While the madman dictator of North Korea dominates the headlines, another enemy who’s sworn death to America is back in the news with a new threat.

The Washington Times reports that the Al Qaeda propaganda magazine Inspire is slated to identify America’s rail system as a target for jihad.

This how-to guide for evil will apparently come complete with instructions on how to use trains to cause mass deaths, fear, and economic chaos. Trains are reportedly an appealing target because they lack the security scrutiny airlines have been under since the September 11 attacks.

Adding trains to the terrorist’s priority list would put at risk virtually every mode of transportation and placed added pressure on the U.S. Department of Homeland Security.

The Middle East Media Research Institute (MEMRI) put out a report on Friday saying al Qaeda has teased the Inspire articles with a trailer appearing on Telegram app channels operated by its fans.

“The trailer highlights that derailments are simple to design using easily available materials, that such a planned attack can be hard to detect, and that the outcome can substantially damage a country’s transportation sector and the Western economy in general,” MEMRI said.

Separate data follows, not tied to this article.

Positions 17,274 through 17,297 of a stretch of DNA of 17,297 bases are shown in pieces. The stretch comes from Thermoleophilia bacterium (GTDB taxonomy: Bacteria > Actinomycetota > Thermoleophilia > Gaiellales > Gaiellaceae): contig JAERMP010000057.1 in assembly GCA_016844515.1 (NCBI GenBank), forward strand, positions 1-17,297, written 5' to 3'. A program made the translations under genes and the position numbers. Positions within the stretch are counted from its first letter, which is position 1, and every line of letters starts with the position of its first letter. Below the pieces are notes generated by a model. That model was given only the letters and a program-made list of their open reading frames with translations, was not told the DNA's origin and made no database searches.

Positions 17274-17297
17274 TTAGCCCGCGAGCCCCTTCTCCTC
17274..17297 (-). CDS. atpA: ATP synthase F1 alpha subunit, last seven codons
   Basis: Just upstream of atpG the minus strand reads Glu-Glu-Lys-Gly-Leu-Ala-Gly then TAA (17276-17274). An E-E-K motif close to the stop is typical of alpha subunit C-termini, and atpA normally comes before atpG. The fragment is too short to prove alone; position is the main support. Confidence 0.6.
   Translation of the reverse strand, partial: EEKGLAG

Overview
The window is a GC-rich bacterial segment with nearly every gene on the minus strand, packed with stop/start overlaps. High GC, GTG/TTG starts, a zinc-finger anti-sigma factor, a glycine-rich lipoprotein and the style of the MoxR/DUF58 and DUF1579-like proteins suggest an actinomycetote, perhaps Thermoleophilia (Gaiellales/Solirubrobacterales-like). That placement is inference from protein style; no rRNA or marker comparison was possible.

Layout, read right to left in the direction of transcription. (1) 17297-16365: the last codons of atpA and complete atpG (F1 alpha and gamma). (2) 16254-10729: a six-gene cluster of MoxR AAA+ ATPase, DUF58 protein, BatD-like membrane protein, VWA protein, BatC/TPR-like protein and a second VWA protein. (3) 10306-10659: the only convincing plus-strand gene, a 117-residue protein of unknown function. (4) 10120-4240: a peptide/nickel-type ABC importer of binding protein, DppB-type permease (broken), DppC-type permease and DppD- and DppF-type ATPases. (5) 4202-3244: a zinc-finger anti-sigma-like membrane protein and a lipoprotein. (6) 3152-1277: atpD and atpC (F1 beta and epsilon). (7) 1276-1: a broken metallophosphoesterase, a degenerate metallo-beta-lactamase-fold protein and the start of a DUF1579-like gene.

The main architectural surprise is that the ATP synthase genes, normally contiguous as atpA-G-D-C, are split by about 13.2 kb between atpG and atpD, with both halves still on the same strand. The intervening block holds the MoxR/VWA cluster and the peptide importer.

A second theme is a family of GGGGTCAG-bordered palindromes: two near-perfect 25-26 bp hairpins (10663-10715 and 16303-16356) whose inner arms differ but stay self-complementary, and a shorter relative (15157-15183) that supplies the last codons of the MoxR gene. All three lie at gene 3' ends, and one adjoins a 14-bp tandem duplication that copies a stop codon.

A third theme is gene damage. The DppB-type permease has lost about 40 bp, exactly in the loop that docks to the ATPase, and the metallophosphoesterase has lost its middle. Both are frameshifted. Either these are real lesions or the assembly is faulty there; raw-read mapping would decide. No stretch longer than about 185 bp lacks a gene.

The U.S. maintains over 100,000 miles of rail. But the trailer features scenes of just one system, the subway. Its shows cars flashing through urban tunnels. It quotes from U.S. Government Accountability Office reports on the vulnerability of rail lines to sabotage. It then shows what appear to be rudimentary devices that can be clamped onto a line to cause a derailment.

Despite a certain former president’s nasty habit of declaring Al Qaeda to be on its last legs, the threat never went away, and has lost none of its resolve or its viciousness.

Thankfully now our national security is being run by more serious, less politically-correct people, but as the old cliche goes, terrorists only need to succeed once. They are constantly examining every aspect of our country for any perceived weakness, so we all need to be alert for signs of danger.